The comments were out of line, but they were not out of character for the New York mayor. Bloomberg is a co-founder of Mayors Against Illegal Guns, a national organization of 600 mayors who support stronger gun laws, and a frequent critic of the National Rifle Association.

Still, the day after his remarks, Bloomberg tried to head off a public relations headache by clarifying his statement. He insisted he "didn't literally mean" that police ought to go on strike and, in any case, he knew that it was against the law.

Bloomberg on a potential police strike

That's all well and good. Yet there is one aspect of his statement from which Bloomberg should not back away. He needs to stand behind the link he made between the safety of police officers and the ready availability of firearms. When you're a police officer answering a domestic violence call, the last thing you want to find out is that someone in the house has a stockpile of weapons. And when you're in a shootout, you shouldn't have to worry about being outgunned by the bad guys.

Welcome to the new front on the gun control debate. We should hear more from elected officials and the media about how dangerous police officers' jobs have become thanks to loophole-ridden gun laws, a pop culture that glorifies gun violence and a powerful gun lobby that terrifies gutless politicians in both parties. We should also hear more from police officers themselves, whose associations usually talk more about protecting pensions than keeping their members safe from gun violence.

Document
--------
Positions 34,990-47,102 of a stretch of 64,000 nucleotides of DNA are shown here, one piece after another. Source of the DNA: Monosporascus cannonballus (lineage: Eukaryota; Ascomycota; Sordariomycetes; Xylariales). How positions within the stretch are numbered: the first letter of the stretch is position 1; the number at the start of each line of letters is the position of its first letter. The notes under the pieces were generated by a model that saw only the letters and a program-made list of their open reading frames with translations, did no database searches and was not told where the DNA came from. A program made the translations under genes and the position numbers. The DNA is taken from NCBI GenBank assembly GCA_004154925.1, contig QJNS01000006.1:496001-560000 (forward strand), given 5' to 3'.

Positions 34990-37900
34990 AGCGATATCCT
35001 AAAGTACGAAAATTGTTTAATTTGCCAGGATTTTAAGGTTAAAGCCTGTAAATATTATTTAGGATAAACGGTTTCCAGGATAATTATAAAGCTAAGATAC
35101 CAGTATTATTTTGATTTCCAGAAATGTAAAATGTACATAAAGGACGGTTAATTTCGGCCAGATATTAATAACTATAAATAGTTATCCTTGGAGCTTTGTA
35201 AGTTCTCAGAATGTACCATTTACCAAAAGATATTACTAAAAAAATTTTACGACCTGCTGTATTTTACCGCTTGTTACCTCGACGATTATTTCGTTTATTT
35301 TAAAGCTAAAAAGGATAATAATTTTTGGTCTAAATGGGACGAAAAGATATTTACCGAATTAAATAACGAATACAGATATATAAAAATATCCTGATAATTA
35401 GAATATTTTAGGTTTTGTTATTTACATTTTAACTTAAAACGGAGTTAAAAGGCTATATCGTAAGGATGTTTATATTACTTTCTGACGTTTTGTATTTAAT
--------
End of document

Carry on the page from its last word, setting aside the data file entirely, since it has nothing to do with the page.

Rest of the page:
I don't believe that firearms are singularly responsible for mass shootings such as the one in Aurora. Still, I'd like to think that if someone purchases a semiautomatic AR-15 rifle; a 12-gauge pump shotgun and a semiautomatic pistol; 3,000 rounds of ammunition for the handgun and another 3,000 rounds for the semiautomatic rifle, law enforcement authorities might be aware of it before reading about it in the newspaper after a slaughter.

But if we're going to blame guns, we could just as easily blame dark movies and violent video games. Years of exposure to that sort of thing undoubtedly desensitize young people -- and particularly young men -- to killing and violence by blurring the line between what is real and what isn't.